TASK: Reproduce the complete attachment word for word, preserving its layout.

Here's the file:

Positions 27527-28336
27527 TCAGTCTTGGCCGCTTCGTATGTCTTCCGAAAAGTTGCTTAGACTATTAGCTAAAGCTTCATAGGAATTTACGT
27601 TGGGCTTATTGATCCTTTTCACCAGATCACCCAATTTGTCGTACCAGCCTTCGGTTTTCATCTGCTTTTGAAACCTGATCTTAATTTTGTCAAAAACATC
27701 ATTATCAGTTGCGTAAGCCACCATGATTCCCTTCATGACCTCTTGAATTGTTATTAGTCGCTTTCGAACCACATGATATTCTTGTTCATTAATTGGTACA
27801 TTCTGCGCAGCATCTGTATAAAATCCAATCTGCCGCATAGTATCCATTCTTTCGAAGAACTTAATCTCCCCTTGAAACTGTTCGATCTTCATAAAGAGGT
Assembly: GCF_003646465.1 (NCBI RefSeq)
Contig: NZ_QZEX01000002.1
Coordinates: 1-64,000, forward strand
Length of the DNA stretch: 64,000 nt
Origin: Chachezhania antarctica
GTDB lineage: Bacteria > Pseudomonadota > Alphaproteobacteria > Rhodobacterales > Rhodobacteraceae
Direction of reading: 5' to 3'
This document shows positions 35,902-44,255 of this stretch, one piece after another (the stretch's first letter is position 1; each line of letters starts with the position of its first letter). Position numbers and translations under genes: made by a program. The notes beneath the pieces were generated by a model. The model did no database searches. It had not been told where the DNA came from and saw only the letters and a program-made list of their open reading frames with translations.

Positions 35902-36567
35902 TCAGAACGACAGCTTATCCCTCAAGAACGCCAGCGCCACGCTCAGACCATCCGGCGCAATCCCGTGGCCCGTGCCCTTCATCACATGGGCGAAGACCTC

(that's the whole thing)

Positions 27527-28336
27527 TCAGTCTTGGCCGCTTCGTATGTCTTCCGAAAAGTTGCTTAGACTATTAGCTAAAGCTTCATAGGAATTTACGT
27601 TGGGCTTATTGATCCTTTTCACCAGATCACCCAATTTGTCGTACCAGCCTTCGGTTTTCATCTGCTTTTGAAACCTGATCTTAATTTTGTCAAAAACATC
27701 ATTATCAGTTGCGTAAGCCACCATGATTCCCTTCATGACCTCTTGAATTGTTATTAGTCGCTTTCGAACCACATGATATTCTTGTTCATTAATTGGTACA
27801 TTCTGCGCAGCATCTGTATAAAATCCAATCTGCCGCATAGTATCCATTCTTTCGAAGAACTTAATCTCCCCTTGAAACTGTTCGATCTTCATAAAGAGGT
Assembly: GCF_003646465.1 (NCBI RefSeq)
Contig: NZ_QZEX01000002.1
Coordinates: 1-64,000, forward strand
Length of the DNA stretch: 64,000 nt
Origin: Chachezhania antarctica
GTDB lineage: Bacteria > Pseudomonadota > Alphaproteobacteria > Rhodobacterales > Rhodobacteraceae
Direction of reading: 5' to 3'
This document shows positions 35,902-44,255 of this stretch, one piece after another (the stretch's first letter is position 1; each line of letters starts with the position of its first letter). Position numbers and translations under genes: made by a program. The notes beneath the pieces were generated by a model. The model did no database searches. It had not been told where the DNA came from and saw only the letters and a program-made list of their open reading frames with translations.

Positions 35902-36567
35902 TCAGAACGACAGCTTATCCCTCAAGAACGCCAGCGCCACGCTCAGACCATCCGGCGCAATCCCGTGGCCCGTGCCCTTCATCACATGGGCGAAGACCTC